This is a genetic disorder of copper metabolism that is detectable before birth, follows a progressively degenerative path, and involves several organs of the body but especially the brain. Symptoms may include seizures, stunted growth, unstable body temperature and unusual color or texture of hair. Other names for the disease include Copper Transport Disease, Kinky or Steely Hair Disease or Trichopoliodystrophy.
This refers to a brain malformation that occurs during embryonic development of the cerebellum and 4th ventricle. Symptoms may include developmental delay, low muscle tone (hypotonia) or spasticity, and poor coordination and balance. In addition, DWM is sometimes (20-80%) associated with hydrocephalus, in which blockage of the normal flow of spinal fluid leads to excessive amounts of fluid accumulating in and around the brain. This leads to abnormally high pressure within the skull and swelling of the head, and can lead to neurological impairment.
Adult Onset Still's Disease
This rare autoinflammatory disorder (sometimes referred to as AOSD or Wissler-Fanconi Syndrome) affects the entire body. The cause is unknown. Affected individuals may develop episodes of high, spiking fevers, a pink or salmon-colored rash, joint pain, muscle pain and sore throat. Episodes vary in frequency and severity.
This is a group of rare conditions characterized by prenatal development of an abnormally small cerebellum and brain stem. It is usually associated with profound intellectual disability. These diseases are uniformly fatal in early life; only a few patients have reached their 20s or 30s.
This genetic disease is characterized by the complete absence of an enzyme required to break down certain fats in the body. These fats accumulate in tissues and organs, causing various symptoms that may include swelling of the abdomen, vomiting and enlargement of the liver or spleen.
Leukocyte Adhesions Deficiency (LAD) Syndromes
This is a group of diseases affecting the immune system. LAD syndromes are characterized by defects affecting how white blood cells respond and travel to the site of a wound or infection. Symptoms vary from person to person, but all who are affected develop an increased susceptibility to recurrent bacterial and fungal infections.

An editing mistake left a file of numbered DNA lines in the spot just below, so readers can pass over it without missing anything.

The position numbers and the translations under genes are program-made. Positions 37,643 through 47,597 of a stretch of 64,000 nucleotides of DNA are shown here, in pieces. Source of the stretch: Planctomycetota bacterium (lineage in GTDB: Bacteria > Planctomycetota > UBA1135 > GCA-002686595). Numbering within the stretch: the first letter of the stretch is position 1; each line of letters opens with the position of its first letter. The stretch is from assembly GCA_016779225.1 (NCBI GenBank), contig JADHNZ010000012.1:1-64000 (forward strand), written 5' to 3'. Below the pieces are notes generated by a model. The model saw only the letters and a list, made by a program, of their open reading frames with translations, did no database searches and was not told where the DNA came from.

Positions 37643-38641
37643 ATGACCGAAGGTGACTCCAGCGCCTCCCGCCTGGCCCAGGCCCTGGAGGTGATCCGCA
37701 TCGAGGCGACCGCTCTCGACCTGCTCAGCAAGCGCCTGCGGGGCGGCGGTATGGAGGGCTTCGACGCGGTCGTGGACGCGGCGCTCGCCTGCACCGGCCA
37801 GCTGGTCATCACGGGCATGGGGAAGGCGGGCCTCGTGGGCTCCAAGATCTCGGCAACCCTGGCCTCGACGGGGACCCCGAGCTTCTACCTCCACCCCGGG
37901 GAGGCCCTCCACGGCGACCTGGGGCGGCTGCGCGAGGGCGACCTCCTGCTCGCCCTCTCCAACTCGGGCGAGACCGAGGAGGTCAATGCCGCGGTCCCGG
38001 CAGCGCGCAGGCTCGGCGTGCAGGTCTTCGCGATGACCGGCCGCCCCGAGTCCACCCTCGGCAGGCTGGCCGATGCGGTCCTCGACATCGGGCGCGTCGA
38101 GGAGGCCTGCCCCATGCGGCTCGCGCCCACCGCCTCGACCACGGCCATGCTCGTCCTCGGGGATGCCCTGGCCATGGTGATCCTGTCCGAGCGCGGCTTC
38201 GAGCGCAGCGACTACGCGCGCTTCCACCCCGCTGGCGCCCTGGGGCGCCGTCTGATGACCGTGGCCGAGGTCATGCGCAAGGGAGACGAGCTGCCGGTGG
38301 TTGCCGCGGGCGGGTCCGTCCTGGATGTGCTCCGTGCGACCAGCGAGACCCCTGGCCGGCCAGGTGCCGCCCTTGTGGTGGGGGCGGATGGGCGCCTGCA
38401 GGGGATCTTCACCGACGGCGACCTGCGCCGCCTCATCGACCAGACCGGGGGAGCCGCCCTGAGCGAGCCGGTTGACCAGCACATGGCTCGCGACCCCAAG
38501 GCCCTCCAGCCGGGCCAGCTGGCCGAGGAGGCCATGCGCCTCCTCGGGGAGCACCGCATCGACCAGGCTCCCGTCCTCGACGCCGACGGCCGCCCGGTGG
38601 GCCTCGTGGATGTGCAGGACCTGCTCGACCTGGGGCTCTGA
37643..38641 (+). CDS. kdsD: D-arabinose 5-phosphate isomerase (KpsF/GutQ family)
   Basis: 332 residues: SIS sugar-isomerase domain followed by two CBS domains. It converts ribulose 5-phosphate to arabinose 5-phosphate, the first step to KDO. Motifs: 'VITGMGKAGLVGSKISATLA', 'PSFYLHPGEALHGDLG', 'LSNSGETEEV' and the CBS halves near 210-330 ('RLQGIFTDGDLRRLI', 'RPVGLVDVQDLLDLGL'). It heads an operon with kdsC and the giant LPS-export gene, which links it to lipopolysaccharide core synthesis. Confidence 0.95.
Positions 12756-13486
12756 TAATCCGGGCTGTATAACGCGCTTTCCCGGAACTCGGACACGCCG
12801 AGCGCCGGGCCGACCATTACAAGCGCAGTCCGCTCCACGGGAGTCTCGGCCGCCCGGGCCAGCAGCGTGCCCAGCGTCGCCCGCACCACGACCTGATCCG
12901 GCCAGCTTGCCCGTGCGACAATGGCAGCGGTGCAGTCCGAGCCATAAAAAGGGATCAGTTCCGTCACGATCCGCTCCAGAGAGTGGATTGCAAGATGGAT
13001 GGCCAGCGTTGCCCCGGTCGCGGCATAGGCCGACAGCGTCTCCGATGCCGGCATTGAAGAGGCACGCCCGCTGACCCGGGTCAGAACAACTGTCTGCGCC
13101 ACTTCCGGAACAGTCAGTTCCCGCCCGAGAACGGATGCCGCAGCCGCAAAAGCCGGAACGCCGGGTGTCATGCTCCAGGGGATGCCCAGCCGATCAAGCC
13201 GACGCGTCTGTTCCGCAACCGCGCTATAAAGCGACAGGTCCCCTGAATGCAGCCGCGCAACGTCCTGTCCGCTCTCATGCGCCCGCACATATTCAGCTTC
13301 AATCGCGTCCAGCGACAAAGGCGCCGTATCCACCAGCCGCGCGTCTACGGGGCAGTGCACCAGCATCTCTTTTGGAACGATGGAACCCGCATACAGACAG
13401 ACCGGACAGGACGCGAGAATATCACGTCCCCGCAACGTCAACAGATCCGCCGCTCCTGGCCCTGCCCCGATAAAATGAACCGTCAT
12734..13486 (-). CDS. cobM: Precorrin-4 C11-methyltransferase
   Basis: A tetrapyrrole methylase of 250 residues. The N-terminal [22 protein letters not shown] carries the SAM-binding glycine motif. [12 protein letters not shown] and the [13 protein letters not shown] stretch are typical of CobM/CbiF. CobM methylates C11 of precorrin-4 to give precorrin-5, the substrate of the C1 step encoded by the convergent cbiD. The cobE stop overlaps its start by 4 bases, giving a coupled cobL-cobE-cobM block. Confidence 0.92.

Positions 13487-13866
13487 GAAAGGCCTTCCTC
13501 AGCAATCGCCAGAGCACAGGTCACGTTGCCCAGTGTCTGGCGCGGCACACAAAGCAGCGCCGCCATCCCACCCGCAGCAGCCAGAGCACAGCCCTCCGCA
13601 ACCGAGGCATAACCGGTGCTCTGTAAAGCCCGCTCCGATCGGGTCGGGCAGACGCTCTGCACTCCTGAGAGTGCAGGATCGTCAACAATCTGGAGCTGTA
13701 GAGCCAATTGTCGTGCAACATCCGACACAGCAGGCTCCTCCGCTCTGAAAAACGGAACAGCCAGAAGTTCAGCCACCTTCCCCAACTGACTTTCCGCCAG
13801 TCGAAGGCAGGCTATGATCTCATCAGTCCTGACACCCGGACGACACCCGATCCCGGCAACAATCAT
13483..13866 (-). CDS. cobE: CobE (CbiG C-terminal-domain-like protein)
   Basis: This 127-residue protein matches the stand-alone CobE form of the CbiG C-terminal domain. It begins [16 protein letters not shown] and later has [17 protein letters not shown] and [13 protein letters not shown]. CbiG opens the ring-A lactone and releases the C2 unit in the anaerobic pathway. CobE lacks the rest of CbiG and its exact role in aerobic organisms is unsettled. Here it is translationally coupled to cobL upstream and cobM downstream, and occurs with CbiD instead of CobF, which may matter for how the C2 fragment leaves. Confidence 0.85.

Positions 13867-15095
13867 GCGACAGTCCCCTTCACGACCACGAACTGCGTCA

This is a rare but very severe type of bacterial infection that can destroy muscles, skin and underlying tissue. "Necrotizing" refers to something that causes tissue death. These infections can be sudden, vicious and fast-spreading, and if not treated quickly, can lead to toxic shock syndrome. Other names for the disease include flesh-eating bacteria (or disease) and streptococcal gangrene.
This genetic disease is characterized by early onset of cataracts associated with persistently elevated levels of a protein known as ferritin in the blood plasma. The mutation associated with this disease is inherited as an autosomal dominant trait, and cataracts are the only known complication associated with this rare disease.
This is a rare genetic disorder that may be apparent at birth or in the first year of life. It is characterized by mental retardation, distinctive facial features and seizures. The presence of this syndrome may not be realized until childhood or early adulthood. Some affected individuals may also have a gastrointestinal disease known as Hirschsprung disease.
This is a rare multisystem disease of adulthood. It is characterized by excessive production and accumulation of histiocytes (a type of cell) within multiple tissues and organs. The underlying cause is unknown.
This rare genetic disorder is characterized by an uncoordinated or clumsy manner of walking and dystonia (a general term for a group of muscle disorders characterized by involuntary contractions). Symptoms usually become apparent around six years of age and may be more noticeable in the afternoon or evening than in the morning.
For more information about rare diseases, see the links on the next page.